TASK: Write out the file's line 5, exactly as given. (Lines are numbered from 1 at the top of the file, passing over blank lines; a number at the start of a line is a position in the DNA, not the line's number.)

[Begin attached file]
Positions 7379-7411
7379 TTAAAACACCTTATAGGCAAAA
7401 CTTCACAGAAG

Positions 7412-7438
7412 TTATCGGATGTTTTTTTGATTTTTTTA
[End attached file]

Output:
7412 TTATCGGATGTTTTTTTGATTTTTTTA